thinkBIG ... Succession Planning
For most privately owned and family firms, succession means planning for the sale of your business or handing over control to other family members when you retire.
It may include realising assets, as well as retirement and estate planning. Some complicating factors which we will explore in this report are inflated real estate prices, blended families, tax and family law.
In this report, we not only look at the details for a successful succession plan, but we also take a look at timelines for the best execution of a succession plan.
Your personal five-year plan.
A hastily cobbled together last-minute succession plan can have substantial costs in terms of tax, your relationships and increase stress.
Getting it right requires time, so it is essential to start planning for the future handover of your business today.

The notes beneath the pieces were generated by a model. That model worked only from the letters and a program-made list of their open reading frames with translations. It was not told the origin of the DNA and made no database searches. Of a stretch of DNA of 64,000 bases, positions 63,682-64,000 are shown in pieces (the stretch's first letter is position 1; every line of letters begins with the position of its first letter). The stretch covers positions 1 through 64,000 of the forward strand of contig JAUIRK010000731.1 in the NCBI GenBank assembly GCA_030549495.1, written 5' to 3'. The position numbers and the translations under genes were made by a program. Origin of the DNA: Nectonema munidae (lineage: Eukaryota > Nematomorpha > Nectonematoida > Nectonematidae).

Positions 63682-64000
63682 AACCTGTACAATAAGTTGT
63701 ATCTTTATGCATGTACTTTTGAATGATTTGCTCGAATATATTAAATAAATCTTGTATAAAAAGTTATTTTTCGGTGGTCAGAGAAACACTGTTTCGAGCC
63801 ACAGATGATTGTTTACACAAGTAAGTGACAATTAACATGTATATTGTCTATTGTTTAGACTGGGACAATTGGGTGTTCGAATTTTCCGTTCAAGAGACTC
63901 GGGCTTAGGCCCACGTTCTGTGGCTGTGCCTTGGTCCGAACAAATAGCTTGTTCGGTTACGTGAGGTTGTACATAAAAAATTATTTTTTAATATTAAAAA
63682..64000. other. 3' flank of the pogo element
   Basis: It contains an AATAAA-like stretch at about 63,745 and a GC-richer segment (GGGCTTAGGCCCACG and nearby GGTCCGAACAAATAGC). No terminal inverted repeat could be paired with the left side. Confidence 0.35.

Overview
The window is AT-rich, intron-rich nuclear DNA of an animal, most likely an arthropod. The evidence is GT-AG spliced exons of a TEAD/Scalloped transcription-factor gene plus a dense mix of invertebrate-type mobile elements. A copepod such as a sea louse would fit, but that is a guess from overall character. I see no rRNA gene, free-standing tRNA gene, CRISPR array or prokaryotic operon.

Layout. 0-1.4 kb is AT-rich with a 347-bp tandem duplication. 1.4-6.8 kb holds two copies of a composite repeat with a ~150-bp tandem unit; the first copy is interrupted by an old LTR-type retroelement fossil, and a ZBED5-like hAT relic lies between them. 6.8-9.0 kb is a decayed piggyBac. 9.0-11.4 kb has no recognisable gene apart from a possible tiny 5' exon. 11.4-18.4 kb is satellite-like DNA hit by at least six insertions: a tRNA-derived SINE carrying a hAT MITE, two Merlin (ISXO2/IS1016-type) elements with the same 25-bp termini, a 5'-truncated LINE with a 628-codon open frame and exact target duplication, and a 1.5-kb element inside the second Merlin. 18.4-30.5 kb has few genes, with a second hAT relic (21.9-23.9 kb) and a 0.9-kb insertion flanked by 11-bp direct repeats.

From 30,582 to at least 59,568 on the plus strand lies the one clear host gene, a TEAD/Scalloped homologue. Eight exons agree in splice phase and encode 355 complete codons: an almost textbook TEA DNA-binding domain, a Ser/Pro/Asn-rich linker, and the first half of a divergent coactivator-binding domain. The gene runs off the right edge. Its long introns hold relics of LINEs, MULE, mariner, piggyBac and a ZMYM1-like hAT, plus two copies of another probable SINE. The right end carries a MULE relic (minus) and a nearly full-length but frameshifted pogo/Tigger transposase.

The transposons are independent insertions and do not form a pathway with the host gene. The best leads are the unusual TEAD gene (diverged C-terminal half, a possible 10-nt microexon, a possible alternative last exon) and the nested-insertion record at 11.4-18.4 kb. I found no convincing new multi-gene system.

How to value your business
Valuing your business is an important part of succession planning. The value of your business is not just cashflow and bricks and mortar but includes goodwill, intellectual property and other intangibles.
A starting checklist includes:
Relevant relations and complicating factors – family law and taxes
Family law issues and the tax consequences that follow may not be a primary consideration in succession planning but may be relevant in circumstances where there is an intention to retain assets – like farmland – within a family bloodline, or where the business is family-owned.CONTINUE READING >>
Start a conversation with an experienced business advisor who is ready to help you achieve your business goals.